The Last Children of Tokyo

Title: The Last Children of Tokyo
Japanese Title: 献灯使 (Kentōshi)
Author: Yōko Tawada (多和田葉子)
Translator: Margaret Mitsutani
Publication Year: 2014 (Japan); 2018 (United Kingdom)
Publisher: Portobello Books
Pages: 138

In the future – but not long in the future – Japan has secluded itself from the rest of the world. The environment is saturated with toxic substances, it’s dangerous to go near the sea, and most animals have disappeared from the wild. Humans still live on the Japanese archipelago, but their society has changed. Adults born in our own time live long lives and continue working well past their hundredth birthdays, while children born in the present of the novel have trouble retaining nutrients from food and are often too weak for sustained physical activity. Young and healthy people in their sixties and seventies do everything in their power to immigrate to Okinawa or the north of Japan, where agriculture still thrives, while Tokyo suffers from depopulation.

A novelist named Yoshiro still lives in Tokyo, where he cares for his great-grandson, Mumei. Mumei is fascinated by pictures of animals that have recently gone extinct, while Yoshiro similarly spends his time looking back on the gradual shifts and changes in Japanese society. Each of Yoshiro’s memories is a sustained flight of magical realism that often has very little to do with the conventions of science fiction or dystopian fantasy. The Last Children of Tokyo is not about social critique through the medium of apocalypse, nor does it have much of a plot. Rather, it’s a reflection of everyday life in contemporary Japan in a mirror that’s mostly accurate but has a few interesting distortions.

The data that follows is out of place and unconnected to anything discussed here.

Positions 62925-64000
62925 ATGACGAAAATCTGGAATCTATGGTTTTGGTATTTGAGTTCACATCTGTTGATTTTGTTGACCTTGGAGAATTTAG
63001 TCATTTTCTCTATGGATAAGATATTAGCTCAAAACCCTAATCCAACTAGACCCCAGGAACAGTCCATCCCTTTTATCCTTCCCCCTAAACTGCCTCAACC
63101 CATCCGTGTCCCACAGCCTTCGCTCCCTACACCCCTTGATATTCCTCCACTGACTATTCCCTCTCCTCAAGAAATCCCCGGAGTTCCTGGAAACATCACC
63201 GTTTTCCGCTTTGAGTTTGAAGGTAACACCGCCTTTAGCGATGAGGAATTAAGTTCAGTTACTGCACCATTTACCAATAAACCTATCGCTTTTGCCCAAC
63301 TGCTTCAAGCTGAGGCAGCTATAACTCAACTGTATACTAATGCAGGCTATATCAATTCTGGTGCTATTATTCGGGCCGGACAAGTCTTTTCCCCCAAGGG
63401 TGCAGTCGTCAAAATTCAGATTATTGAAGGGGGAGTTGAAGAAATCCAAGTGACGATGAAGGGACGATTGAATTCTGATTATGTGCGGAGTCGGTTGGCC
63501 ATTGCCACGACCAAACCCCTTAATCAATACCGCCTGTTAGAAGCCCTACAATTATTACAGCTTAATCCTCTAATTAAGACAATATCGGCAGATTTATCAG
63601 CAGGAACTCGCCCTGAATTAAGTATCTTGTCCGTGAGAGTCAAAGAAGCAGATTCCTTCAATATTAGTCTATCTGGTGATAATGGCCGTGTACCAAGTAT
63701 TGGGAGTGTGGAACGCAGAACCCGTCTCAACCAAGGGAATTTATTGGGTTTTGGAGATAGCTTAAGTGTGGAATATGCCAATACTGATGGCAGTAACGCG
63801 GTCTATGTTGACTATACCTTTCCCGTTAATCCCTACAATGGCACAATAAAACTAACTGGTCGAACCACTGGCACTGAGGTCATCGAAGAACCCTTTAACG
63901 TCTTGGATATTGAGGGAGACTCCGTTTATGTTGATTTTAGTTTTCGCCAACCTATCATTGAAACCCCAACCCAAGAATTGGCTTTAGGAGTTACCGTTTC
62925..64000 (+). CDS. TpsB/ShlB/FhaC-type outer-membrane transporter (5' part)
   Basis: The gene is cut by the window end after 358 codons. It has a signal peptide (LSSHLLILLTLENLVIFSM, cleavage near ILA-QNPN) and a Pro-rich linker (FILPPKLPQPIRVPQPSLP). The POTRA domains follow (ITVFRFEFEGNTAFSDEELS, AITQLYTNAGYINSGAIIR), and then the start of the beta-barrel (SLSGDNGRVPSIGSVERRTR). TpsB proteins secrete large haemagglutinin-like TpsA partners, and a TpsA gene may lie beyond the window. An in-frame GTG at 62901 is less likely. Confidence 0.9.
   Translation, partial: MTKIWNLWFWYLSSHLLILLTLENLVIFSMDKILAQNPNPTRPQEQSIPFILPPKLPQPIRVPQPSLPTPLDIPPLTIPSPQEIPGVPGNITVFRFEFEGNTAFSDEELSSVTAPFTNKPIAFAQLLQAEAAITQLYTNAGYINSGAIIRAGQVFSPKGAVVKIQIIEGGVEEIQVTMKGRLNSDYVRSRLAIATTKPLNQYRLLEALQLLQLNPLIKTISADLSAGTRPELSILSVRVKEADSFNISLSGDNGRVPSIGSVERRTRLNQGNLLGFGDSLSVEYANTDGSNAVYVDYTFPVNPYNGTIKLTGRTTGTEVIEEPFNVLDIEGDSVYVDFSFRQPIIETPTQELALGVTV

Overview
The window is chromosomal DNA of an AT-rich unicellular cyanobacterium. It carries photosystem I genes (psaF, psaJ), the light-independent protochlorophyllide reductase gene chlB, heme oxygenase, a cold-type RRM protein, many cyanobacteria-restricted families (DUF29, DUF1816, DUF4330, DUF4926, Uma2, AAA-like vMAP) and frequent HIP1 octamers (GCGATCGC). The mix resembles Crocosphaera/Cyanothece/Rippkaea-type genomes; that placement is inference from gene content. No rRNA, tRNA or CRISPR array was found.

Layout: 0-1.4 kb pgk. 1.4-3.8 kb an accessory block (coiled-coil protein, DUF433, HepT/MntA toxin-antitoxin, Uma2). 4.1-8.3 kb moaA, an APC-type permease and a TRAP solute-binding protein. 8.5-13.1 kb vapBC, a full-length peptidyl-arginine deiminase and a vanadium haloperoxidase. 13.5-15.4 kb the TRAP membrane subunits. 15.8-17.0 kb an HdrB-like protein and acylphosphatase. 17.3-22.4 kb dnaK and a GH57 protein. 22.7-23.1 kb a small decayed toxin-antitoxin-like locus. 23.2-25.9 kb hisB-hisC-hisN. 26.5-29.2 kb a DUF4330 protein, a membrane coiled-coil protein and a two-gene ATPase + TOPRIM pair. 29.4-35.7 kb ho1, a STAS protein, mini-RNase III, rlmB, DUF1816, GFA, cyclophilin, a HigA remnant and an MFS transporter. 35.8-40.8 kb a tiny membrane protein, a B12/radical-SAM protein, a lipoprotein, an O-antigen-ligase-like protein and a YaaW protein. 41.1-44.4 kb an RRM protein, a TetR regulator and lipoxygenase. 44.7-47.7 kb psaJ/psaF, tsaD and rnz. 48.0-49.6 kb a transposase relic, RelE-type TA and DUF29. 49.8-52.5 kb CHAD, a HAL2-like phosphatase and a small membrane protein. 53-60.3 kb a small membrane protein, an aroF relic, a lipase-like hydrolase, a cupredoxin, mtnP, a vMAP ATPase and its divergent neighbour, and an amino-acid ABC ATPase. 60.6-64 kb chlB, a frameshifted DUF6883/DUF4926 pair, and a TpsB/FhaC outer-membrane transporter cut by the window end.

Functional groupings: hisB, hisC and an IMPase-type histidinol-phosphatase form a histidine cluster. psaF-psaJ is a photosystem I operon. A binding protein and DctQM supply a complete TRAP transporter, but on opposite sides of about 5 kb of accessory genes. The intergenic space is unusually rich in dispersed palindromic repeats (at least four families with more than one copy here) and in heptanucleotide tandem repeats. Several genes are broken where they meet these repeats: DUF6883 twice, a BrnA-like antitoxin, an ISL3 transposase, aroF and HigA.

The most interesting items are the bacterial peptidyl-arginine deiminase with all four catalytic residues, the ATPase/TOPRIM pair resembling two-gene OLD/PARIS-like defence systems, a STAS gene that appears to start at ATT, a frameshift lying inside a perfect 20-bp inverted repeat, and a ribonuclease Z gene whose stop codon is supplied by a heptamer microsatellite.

Some of these distortions offer a speculative interpretation of how daily life has changed as a result of Japan’s recent demographic shifts.

The names of some of the older holidays were changed: “Respect for the Aged Day” became “Encouragement for the Aged Day,” while “Children’s Day” was now “Apologize to Children Day”; “Sports Day” was changed to “Body Day” to avoid upsetting children who were not growing up big and strong; so as not to hurt the feelings of young people who wanted to work but simply weren’t strong enough, “Labor Day” became “Being Alive Is Enough Day.” (43-44)

Other distortions magnify current practices out of proportion, making them seem like harbingers of social collapse.

He heard the phrase “Baby Carriage Movement” from Marika for the first time. This was a movement to encourage mothers to push their baby carriages around town every day as long as the sun was shining. Mothers who woke up unbearably miserable every morning, feeling helpless, hungry, about to pee all over themselves with no one to help them, whether because of a moist, clammy dream they’d had the night before, or because being cooped up all day with a squalling infant stimulates memories of the mother’s own infancy, went out to push their baby carriages until they came to a coffee shop with a “baby carriage mark” in the window, where they would find books and magazines to read and other mothers to talk to. (67)